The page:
• MyBigRed

    “They need to do right by the horse. He deserves it.”
    I Second the Motion !!

  • Roger Maris

    I hope all of you feel the same way when a “development” is to incorporate existing land which includes a cemetery (HUMAN)?

  • Chantal Smithless

    I think the care and planning of all of this is a tribute to the wonderful horse Native Diver was and to the joy he brought to so many people. I really enjoyed this article and hope that we will be kept updated at to the progress of this endeavor. Thank you to all involved in making sure The Diver is never forgotten!

  • M. A. Thrope

    One would think that, considering all the money the horse won, somebody could have sprung for a casket/coffin/wooden box.

    • Kris

      From what I understand, Ruffian was buried in a similar fashion.

      • M. A. Thrope

        Even sadder.

  • hadiranmarcus

    Here’s hoping the Hollywood Park authorities do a better job exhuming Native Diver than they did running their track.

  • Charlotte Farmer

    Having dug up a horse that had been dead for 36 years I can say with a certainty, Noor wrote the book on how to do it the “right way.” I have spoken with Biff Lowry on several occasions; he was there the day Diver was returned from U. C. Davis, in a body bag, and unceremoniously dumped in a large hole. Diver has been in the ground 46 years; like a soufflé as he decomposed the bag and Diver would have slowly compacted to just around 1’ in width, which Erin and I have discussed and both agree.

    With absolute certainty I can say that unless there is an archeologist on-site during the excavation Diver will probably be lost to the ages. The average citizen would not have a clue what they were looking at i.e. soil content. If it hadn’t been for Erin I would have removed swamp fill thinking it was Noor and taken it back to Old Friends.

    Can he be found? Yes! To Ron Hale I would ask, if you returned to Hollypark do you think you could point out the location of Diver’s grave? If Ron can, then using Ground Penetrating Radar Diver can be located. Even if he cannot there are ways.

    There is an archeological team that is willing, free of charge, to help with this endeavor. I would encourage the public to contact Mr. Liebau and Mr. Wyatt of Hollypark and ask if they have a plan on “how to remove the remains of Native Diver,” and would they be willing to share that information with the public.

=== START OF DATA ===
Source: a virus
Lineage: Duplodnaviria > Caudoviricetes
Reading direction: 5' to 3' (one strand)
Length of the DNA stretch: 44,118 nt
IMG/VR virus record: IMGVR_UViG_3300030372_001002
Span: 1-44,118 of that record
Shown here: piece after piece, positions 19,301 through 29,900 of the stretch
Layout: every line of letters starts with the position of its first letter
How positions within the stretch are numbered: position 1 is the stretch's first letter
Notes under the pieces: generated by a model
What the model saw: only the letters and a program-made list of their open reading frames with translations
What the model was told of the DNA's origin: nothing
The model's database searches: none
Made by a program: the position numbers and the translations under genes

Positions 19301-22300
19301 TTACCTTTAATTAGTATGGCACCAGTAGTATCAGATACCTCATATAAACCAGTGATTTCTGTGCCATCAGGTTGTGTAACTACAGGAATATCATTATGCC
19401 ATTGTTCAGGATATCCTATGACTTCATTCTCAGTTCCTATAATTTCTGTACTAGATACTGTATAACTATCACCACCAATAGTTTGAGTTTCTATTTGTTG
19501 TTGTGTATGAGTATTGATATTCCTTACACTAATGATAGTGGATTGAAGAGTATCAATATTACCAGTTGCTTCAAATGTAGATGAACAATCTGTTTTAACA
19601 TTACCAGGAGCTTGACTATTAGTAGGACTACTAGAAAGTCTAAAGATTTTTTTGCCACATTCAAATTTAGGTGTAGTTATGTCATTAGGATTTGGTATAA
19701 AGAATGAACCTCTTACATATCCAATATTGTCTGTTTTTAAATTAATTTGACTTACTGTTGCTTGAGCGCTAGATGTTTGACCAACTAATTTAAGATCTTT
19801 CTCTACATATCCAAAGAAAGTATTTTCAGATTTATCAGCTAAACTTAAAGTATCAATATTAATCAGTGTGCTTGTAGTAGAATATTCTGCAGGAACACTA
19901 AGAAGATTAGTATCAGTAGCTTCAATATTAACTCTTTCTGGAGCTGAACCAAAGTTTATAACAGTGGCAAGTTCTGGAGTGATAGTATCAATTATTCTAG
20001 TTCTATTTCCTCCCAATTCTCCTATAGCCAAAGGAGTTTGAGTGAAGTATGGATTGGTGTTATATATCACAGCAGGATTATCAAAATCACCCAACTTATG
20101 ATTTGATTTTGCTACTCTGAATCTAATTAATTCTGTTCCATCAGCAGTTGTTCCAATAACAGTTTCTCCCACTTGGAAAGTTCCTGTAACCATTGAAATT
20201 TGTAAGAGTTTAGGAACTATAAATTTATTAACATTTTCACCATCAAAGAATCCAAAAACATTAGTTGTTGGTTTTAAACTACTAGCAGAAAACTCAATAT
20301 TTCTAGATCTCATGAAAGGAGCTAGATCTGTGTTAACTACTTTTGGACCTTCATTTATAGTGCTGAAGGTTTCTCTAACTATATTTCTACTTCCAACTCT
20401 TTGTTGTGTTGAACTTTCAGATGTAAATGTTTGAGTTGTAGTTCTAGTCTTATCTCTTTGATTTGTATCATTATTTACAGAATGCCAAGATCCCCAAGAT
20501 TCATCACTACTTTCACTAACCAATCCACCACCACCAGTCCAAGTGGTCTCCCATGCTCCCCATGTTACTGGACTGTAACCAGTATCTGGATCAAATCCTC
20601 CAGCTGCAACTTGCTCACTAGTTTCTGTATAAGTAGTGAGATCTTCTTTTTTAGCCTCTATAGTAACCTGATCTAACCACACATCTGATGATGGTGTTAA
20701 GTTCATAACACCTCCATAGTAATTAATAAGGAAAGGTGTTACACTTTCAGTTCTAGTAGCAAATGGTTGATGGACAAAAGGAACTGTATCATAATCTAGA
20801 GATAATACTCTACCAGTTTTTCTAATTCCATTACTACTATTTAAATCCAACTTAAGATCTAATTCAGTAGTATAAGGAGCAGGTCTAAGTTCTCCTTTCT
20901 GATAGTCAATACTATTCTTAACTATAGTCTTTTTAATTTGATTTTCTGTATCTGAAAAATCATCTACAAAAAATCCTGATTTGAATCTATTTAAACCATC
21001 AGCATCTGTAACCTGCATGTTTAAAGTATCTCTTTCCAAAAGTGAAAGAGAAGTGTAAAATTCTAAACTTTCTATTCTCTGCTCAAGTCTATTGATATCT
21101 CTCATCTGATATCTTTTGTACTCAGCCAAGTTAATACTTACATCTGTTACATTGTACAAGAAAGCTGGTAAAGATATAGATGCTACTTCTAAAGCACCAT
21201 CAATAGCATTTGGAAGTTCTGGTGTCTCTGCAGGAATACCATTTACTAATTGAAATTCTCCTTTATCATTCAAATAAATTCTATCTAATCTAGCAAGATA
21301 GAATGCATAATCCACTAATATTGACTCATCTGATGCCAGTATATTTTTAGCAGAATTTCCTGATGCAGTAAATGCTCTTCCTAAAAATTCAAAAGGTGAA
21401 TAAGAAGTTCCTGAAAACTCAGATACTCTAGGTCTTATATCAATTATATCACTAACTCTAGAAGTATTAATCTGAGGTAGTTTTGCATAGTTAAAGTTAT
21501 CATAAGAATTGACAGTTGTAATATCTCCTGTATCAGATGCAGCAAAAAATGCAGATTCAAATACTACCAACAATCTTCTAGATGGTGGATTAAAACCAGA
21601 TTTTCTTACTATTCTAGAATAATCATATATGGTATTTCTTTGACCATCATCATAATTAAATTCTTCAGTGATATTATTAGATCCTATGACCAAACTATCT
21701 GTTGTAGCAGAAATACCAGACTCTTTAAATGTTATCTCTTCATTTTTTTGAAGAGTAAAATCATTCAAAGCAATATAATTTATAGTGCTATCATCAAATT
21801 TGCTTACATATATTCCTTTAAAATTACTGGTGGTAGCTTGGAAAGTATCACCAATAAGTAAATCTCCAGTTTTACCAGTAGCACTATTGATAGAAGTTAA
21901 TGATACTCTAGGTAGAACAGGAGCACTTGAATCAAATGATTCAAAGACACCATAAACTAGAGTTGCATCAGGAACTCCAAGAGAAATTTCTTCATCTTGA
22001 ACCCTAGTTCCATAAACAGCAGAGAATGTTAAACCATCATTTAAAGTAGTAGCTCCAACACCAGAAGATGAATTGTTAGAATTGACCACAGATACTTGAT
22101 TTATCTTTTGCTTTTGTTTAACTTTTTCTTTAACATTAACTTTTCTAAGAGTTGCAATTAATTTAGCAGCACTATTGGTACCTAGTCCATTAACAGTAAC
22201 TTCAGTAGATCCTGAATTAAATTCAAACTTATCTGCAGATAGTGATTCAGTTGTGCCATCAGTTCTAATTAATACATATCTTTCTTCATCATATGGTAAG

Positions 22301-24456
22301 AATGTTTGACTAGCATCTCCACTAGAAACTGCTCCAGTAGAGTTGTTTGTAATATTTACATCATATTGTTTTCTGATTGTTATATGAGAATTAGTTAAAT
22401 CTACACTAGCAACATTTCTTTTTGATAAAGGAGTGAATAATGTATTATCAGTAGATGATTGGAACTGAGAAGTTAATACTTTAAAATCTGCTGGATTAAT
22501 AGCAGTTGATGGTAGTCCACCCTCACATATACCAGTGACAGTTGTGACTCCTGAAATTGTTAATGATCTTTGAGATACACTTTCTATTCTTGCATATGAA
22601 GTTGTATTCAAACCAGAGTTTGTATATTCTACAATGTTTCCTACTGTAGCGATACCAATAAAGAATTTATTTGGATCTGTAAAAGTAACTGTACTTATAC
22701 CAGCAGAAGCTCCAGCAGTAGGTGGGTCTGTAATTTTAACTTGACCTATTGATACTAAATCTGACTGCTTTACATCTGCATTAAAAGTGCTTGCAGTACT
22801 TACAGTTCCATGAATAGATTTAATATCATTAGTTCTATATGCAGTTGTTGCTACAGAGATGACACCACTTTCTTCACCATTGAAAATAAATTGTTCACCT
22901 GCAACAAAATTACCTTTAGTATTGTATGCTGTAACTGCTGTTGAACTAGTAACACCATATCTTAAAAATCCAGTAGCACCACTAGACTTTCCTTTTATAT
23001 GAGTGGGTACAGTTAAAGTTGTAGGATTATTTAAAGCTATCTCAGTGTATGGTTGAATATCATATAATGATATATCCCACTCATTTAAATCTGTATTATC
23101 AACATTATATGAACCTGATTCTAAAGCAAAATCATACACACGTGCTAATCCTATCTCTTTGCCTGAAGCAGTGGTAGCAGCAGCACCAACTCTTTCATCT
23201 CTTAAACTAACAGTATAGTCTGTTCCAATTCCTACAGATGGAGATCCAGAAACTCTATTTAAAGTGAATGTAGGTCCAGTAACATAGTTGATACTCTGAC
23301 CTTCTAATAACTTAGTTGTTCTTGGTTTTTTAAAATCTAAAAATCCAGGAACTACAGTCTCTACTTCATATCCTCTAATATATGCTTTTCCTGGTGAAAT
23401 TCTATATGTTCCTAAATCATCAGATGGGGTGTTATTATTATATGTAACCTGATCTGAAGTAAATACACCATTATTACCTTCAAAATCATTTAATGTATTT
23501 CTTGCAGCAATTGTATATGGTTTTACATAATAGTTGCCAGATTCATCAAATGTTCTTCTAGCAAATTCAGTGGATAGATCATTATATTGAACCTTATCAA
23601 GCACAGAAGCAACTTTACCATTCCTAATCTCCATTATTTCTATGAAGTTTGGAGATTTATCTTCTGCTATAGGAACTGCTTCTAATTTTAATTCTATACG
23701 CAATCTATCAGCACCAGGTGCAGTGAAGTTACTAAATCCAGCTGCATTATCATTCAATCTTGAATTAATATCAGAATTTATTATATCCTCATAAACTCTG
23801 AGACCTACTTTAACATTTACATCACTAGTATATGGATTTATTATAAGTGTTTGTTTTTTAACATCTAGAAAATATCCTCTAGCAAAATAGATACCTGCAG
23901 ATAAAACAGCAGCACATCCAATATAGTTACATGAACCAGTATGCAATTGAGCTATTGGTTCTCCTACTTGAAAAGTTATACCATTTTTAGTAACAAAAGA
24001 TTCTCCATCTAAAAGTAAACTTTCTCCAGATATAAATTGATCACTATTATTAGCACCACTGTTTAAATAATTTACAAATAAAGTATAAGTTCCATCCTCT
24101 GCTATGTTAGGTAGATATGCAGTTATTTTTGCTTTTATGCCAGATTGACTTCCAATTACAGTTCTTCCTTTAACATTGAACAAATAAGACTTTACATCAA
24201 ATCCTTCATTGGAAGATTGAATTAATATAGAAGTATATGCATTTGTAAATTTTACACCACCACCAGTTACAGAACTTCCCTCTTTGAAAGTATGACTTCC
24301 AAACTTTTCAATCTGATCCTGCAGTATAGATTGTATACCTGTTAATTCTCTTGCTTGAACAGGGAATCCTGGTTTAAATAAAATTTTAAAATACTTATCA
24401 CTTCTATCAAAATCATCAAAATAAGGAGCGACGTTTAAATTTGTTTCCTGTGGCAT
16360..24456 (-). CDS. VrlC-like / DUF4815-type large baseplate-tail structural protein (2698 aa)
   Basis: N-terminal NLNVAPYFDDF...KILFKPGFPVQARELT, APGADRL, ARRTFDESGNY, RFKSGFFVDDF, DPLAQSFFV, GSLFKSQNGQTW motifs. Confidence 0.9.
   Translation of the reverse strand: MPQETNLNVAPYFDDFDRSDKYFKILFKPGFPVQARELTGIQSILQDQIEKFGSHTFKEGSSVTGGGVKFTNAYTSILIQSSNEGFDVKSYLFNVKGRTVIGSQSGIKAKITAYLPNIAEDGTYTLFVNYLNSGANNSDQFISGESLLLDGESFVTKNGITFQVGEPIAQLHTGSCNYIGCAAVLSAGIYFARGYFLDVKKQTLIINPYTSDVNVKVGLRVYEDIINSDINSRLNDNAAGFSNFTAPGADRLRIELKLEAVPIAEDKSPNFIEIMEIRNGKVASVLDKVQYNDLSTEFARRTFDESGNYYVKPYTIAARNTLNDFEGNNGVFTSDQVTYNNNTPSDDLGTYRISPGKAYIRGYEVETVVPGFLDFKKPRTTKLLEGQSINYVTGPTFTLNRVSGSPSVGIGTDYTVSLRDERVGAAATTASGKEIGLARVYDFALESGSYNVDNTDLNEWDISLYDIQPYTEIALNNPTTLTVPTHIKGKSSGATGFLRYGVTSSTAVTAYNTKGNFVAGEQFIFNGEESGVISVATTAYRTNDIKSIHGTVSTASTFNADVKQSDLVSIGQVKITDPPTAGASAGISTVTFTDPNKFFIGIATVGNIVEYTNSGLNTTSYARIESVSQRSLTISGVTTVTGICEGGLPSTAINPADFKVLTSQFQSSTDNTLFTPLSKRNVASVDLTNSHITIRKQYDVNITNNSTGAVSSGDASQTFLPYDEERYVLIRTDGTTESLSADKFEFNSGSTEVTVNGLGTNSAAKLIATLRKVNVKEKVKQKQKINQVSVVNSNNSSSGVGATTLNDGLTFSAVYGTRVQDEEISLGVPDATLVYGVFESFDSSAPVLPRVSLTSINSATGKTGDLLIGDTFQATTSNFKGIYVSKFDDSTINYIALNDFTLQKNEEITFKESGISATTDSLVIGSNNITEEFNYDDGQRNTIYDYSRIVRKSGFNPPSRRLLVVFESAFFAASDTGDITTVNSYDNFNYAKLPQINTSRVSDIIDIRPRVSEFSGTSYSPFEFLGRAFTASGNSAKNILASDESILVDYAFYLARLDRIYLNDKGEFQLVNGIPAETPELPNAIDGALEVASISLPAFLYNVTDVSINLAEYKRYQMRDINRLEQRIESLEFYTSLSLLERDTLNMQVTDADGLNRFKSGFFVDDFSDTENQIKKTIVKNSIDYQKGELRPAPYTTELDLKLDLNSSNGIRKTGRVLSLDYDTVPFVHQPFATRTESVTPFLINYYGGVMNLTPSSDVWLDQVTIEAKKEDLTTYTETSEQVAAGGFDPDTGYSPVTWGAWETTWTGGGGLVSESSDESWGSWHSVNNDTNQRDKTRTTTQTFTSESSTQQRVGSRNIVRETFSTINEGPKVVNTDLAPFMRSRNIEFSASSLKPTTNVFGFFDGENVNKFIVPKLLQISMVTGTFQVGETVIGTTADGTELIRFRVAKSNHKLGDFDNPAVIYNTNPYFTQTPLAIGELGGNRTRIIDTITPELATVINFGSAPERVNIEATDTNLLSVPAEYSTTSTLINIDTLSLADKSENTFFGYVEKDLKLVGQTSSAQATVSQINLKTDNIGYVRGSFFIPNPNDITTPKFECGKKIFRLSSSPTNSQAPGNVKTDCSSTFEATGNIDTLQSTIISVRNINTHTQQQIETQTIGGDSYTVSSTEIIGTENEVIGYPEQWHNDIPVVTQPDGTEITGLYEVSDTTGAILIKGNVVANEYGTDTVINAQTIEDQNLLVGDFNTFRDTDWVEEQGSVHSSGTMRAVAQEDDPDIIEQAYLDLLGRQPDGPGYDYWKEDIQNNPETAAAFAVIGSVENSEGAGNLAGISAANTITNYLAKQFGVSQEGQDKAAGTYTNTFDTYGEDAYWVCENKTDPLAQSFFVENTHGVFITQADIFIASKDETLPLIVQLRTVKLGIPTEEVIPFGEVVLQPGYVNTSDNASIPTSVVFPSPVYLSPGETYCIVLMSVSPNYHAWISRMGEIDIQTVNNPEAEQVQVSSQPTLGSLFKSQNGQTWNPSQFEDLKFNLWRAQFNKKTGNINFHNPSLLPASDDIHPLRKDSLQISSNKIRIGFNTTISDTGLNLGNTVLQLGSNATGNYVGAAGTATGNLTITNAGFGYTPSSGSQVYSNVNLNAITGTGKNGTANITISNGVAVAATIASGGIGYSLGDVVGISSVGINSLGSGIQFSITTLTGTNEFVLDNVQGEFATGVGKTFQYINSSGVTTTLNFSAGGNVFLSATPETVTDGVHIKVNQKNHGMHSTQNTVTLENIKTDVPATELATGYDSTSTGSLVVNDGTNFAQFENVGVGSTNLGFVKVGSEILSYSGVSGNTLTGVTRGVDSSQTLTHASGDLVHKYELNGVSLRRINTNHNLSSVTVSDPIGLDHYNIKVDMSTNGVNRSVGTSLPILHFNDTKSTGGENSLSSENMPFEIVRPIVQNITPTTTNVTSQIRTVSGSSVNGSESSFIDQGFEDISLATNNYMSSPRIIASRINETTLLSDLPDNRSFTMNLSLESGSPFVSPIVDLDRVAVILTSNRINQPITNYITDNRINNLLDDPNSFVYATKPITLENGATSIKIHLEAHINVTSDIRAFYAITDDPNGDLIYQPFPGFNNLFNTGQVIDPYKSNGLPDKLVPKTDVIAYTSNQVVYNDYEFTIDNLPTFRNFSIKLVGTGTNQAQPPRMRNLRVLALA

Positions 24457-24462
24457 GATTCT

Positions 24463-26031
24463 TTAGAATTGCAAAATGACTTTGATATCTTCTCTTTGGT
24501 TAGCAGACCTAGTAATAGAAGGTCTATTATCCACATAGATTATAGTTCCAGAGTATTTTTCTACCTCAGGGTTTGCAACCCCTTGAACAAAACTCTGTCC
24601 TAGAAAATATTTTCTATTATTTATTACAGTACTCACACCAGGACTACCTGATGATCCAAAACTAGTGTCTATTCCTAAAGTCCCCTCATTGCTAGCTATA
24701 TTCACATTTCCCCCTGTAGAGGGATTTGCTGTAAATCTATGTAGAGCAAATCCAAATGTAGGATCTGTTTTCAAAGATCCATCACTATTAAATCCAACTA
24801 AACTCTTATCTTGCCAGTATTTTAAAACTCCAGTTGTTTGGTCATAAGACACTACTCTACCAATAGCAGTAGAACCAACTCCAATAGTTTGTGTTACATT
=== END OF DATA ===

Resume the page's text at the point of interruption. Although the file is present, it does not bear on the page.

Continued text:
Last but far from least Diver needs to be move. Where is the honor in leaving a horse that we know can be recovered to fall to “urban sprawl?” Native Diver never received the accolades he so rightly deserved in death; and given that he was always getting mixed up with the great Native Dancer he became lost to only those of us who are old enough and remember “Lightning in a Bottle,” He deserves our support and any effort made on his behalf to recover him; he gave us so much joy as we watched him burn up the tracks with his legendary jockey Jerry Lambert. During the tumultuous 1960’s two geldings dominated the world of thoroughbred racing, the mighty Kelso on the east coast and California’s own Native Diver.

  • swiss305

    How about Landaluce? Isn’t she buried at Hollywood Park?

  • Charlotte Farmer

    Landaluce and Great Communicator were both buried at Hollpark. Landaluce was cremated and only Great Communicator’s heart was buried. It is my understanding tht Luce’s remains have headed for Spendthrift Farm where she was bred and Communicator’s heart will reside with Old Friends.

  • equine avenger

    The closing of Hollywood Park only shows the current sad state of thoroughbred racing in America. There are literally dozens of other tracks which would also be closed if not for casino money. It’s unfortunate what the greedy have done to this once great game.

  • Tonto

    It is an under statement to say ‘they don’t make them like that any more “Native Diver claimed 37 victories in his 81-race career, including three straight Hollywood Gold Cups. The Diver had a fan cub to rival that of a rock star. We have lost our stars and our fans.